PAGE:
Historian clears path through fog of war
Charles Townshend, equally at home with wars of words as with weapons, has written the indispensable account of the Irish revolution
Repuclicans man a barricade in Dublin. Photograph: Walter Doughty / Manchester Guardian
Anti-Treatyite Paddy Rigney on the roof of the Four Courts, Dublin, 1922. Photograph from ‘Revolution in Dublin: A Photographic History 1913-23’ by Liz Gillis (Mercier Press, €15.99)
The bodies of IRA leader Sean Treacy (left) and British intelligence officer Francis Christian lie on Talbot Street, Dublin, in 1920. Photograph from ‘Revolution in Dublin: A Photographic History 1913-23’ by Liz Gillis (Mercier Press, €15.99)
In 1975 Charles Townshend’s first book, a deceptively slender volume called The British Campaign in Ireland 1919-21, set a benchmark for studies of the Irish revolution (as the events of 1912-22 were not yet called). Quarried from archival sources and employing insights from the developing genre of “war studies”, it examined the Anglo-Irish war in a new manner: laconic, sceptical, realistic and unflinching. It took the “Old IRA” seriously, in a new way.
Since then Townshend has produced a stream of brilliant books on war in the Middle East and elsewhere, but Ireland has dominated, notably in his classic Political Violence in Ireland (1983) and his magisterial study of the Easter Rising eight years ago. His contribution to modern Irish historiography has been immense and unparalleled.
His new book returns to the subject that first made his name, at much greater length and covering a wider span, but the Townshend trademarks are there: a beautifully crafted style, uncompromising judgments (sometimes inserted stiletto-style after an overblown quotation), erudition lightly worn and an unforced clarity throughout. This is a historian to go tiger-shooting with (and you could also trust his choice of weaponry, since he writes about Thompson sub-machine guns, “Howth Mausers” and Mills bombs with an affectionate familiarity). But, as the title suggests, his new study is equally at home with abstractions, and wars about words. It should become the indispensable account of the five not-always-glorious years that preceded independence.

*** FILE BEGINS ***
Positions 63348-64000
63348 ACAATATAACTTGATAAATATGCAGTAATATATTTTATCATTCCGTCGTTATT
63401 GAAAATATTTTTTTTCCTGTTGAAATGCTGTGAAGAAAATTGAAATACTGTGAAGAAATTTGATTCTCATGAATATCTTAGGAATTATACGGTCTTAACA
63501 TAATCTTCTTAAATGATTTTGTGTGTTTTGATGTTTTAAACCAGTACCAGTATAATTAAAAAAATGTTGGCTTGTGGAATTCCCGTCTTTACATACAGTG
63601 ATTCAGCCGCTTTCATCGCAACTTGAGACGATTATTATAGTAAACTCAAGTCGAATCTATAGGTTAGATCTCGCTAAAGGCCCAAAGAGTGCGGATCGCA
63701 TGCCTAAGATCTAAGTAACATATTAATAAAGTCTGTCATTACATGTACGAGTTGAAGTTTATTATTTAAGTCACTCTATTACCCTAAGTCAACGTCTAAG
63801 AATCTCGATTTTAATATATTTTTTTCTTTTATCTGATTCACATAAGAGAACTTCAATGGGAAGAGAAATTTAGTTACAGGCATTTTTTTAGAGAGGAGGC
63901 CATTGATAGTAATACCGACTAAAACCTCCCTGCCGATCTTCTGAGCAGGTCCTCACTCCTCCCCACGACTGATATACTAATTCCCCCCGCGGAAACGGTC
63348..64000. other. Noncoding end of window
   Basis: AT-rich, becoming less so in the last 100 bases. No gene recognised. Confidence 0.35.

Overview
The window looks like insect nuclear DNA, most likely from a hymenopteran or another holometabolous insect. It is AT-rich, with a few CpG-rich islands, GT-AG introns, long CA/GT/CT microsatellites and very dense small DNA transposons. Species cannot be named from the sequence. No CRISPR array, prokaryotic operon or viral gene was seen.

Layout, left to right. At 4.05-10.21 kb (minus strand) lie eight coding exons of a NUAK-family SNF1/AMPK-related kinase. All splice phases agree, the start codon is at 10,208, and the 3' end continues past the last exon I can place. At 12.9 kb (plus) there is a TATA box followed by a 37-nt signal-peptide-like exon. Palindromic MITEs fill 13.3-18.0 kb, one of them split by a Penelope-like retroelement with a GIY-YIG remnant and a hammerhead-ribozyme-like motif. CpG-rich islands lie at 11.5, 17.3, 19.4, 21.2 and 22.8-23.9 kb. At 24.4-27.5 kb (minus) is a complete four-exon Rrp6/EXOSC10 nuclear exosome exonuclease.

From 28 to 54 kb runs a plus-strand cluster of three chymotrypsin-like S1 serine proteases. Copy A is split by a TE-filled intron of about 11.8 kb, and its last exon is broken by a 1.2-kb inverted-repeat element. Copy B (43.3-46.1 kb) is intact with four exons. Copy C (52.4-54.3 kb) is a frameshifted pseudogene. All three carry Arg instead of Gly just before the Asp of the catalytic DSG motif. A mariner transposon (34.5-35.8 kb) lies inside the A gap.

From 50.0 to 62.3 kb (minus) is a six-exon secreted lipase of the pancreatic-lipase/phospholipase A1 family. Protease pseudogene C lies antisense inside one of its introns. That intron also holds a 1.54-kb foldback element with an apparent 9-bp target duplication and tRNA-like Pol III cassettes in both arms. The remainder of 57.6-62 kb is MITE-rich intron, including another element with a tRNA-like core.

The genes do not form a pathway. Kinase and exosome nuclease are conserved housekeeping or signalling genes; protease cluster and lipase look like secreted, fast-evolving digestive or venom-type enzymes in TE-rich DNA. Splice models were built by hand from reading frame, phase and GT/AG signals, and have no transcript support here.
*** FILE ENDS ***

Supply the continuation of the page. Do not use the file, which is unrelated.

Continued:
To assume that the creation of the Free State brought “independence” is, of course, debatable. The notion and definition of a “republic”, and the feasibility of attaining it, lie at the heart of this study: the title hints that it might be read as an interrogative response to Dorothy Macardle’s venerable and pietistic The Irish Republic (1937) .
Townshend begins by looking at the inspiration behind the idea of a republic, and its contradictions. He ends with the way it apparently faded from view in the early 1920s, when the concept had become a “rock” in the road, as well as a rock to found one’s irreconcilable faith upon. Throughout, the ideas and tactics propounded by radical but almost-forgotten theorists such as Bulmer Hobson are re-examined, along with the flexibility favoured by Arthur Griffith – posited against what Townshend terms the têtes exaltées, such as Ernie O’Malley and Rory O’Connor. He is interested in the people who were considered important at the time but later lost to history, such as Darrell Figgis or Fr Michael O’Flanagan. He also characteristically expands the perspective by placing Irish ambitions for independence from 1918 in a European context, during the era of dislocation precipitated by the end of a world war and the collapse of ancient empires. Towards the end there is a sober and sobering discussion of the way violence operated in Ireland as compared with central and eastern Europe in the same era, and why Sligo’s experience was not Smyrna’s.
But the main impact of the book lies in its control of grand narrative, and the authoritative but pacy handling of the rush of events. The range of sources embraces the view from the barracks as well as the hillside bivouacs, and also the surprisingly shambolic and irresolute workings of Dublin Castle. Lord French’s regime has never been so bitingly characterised, nor the “mild Orientalism” with which the official mind viewed Ireland. This is balanced by a thoughtful discussion of the psychology of Sinn Féin, following Michael Laffan’s classic analysis of the transformation of the movement in these years: Townshend describes it (after Weber) as a coalition held together by “elective affinity”, which could crumble under stress. Some contemporaries saw it as “millenarian”, an approach that would be tested when the time came for negotiation.